Until recently, Belgian tax policy has been geared to meeting budgetary challenges, especially in the wake of the economic crisis. As public anger in Belgium rose over the tax practices of some multinationals, Belgium’s previous government realized that the fight against aggressive tax planning could help smooth the passage of certain measures through Parliament.
The tax focus of Belgium’s current government, elected in May 2014, continues to be on job creation and economic growth. With salary costs in Belgium becoming prohibitively high relative to its neighbors, Belgium is seeking to reduce its reliance on tax revenue from labor and to increase revenue from other sources (e.g. energy and natural resource companies, consumption taxes). In a tax mix shift implemented at the end of 2015, the government reduced social security contributions and individual income taxes for employees and the self-employed to stimulate employment, and introduced additional incentives for investment and innovation. Indirect taxes and taxes on financial incomefor individuals were increased.
The fight against tax fraud — a key responsibility of Belgium’s Minister of Finance — remains a high priority. The government has just agreed on a corporate tax reform which reduces the corporate tax rate from 33.99 percent to 29.58 percent as from 2018 and 25 percent as from 2020.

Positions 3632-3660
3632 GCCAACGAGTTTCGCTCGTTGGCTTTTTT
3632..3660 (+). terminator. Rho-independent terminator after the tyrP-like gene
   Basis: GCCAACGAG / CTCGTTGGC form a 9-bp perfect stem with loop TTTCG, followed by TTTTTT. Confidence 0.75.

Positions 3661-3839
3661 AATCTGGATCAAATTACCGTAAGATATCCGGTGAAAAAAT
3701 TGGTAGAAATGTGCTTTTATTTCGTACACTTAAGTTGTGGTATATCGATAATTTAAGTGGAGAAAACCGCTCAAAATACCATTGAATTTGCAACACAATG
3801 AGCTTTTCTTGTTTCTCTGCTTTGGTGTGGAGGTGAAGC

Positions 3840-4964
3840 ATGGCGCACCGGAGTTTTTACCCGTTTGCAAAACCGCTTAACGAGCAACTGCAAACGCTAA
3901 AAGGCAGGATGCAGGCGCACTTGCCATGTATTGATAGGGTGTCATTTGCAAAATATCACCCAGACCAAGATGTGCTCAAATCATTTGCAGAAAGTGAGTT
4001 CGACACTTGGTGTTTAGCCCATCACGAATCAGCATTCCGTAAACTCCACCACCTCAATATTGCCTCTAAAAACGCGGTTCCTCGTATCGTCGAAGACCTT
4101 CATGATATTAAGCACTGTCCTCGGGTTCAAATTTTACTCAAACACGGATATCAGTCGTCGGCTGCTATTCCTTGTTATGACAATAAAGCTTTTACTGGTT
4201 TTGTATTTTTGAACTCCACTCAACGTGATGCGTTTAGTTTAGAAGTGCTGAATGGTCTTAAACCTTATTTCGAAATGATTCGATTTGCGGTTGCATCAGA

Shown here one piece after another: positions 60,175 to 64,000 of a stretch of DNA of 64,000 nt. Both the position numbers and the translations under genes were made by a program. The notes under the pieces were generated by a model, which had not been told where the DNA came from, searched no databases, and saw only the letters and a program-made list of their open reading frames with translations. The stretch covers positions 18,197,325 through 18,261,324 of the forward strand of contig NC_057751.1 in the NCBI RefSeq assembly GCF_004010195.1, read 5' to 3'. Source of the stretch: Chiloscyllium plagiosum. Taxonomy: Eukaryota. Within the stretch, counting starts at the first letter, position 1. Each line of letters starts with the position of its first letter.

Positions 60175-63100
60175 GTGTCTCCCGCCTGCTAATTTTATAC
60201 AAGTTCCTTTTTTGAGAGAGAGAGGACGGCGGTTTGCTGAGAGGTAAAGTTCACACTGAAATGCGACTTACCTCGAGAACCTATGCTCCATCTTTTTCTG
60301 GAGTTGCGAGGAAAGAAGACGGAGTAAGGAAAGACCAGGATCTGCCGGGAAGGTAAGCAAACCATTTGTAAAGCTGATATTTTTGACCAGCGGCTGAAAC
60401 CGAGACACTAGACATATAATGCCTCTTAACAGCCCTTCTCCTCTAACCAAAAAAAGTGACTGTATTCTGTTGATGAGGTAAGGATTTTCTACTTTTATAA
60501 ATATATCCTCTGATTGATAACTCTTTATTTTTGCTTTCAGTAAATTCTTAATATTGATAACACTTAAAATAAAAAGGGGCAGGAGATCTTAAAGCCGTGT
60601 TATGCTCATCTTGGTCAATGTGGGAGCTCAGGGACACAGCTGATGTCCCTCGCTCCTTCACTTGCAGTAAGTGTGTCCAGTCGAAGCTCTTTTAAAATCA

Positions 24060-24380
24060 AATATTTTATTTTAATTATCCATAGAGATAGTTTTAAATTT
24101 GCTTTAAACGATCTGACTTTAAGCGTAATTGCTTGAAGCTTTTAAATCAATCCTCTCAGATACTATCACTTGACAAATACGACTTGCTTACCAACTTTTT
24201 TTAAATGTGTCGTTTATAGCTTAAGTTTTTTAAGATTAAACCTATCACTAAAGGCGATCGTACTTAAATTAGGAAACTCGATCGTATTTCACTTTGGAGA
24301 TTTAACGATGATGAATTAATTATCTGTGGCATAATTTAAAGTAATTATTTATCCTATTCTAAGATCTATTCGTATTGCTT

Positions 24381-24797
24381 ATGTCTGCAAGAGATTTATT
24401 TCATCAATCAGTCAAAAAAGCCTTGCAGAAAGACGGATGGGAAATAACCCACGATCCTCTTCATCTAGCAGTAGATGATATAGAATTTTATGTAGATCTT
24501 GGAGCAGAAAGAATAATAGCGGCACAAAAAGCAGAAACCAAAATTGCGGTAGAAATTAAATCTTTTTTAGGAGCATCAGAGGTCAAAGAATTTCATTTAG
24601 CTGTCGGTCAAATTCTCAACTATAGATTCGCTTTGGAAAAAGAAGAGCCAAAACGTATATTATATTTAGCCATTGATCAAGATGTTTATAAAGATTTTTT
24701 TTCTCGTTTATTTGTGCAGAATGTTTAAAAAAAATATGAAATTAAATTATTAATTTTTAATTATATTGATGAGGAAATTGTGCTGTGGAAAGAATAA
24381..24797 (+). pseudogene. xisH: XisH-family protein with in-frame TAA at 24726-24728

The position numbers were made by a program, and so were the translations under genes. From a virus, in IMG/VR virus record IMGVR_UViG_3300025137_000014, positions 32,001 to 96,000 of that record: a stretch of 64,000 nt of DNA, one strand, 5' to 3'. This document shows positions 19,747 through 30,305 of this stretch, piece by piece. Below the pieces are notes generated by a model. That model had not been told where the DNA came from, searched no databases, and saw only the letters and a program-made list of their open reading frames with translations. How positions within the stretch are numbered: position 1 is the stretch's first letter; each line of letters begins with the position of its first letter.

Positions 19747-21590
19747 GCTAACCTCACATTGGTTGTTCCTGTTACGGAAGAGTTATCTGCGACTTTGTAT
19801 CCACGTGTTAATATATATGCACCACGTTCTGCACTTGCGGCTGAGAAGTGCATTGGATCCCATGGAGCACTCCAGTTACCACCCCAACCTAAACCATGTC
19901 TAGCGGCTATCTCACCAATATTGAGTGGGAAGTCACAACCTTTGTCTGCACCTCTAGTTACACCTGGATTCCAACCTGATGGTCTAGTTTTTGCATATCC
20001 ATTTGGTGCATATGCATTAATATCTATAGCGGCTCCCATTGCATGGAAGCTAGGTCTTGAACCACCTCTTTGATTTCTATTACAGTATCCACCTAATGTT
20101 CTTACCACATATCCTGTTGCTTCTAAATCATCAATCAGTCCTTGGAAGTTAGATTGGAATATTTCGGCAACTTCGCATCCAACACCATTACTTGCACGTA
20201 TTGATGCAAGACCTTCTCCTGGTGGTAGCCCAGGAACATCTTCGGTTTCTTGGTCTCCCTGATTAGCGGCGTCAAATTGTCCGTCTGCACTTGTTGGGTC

As a founding member of the OECD, Belgium has fully supported the BEPS initiative but has not been an early adopter. So far, Belgium has implemented some specific anti-BEPS measures in direct response to the OECD project. Certain anti-abuse rules to safeguard the tax base of individuals and corporations against aggressive planning have existed for quite some time. Recently, the government has taken more steps that are in line with the spirit of the OECD BEPS project.
Specific anti-abuse rules backed by a GAAR have been in place for decades. Interest, royalties and service fees paid to tax havens are not deductible unless the taxpayer can prove that the expenses are connected to transactions actually carried out and do not exceed normal limits. Under the GAAR, a transaction as a whole cannot be invoked against the tax authorities if the authorities demonstrate by presumptions or any other evidence that fiscal abuse is one of the transaction’s main drivers.
Recent years have seen significantly stepped-up audits aimed at detecting international tax fraud. About 100 specialized auditors have been allocated to this area, and this centralized team is steering the audits of large multinationals across Belgium.
Current BEPS trends in Belgian tax rules and practice are asfollows:
The new regime took effect as of 1 July 2016.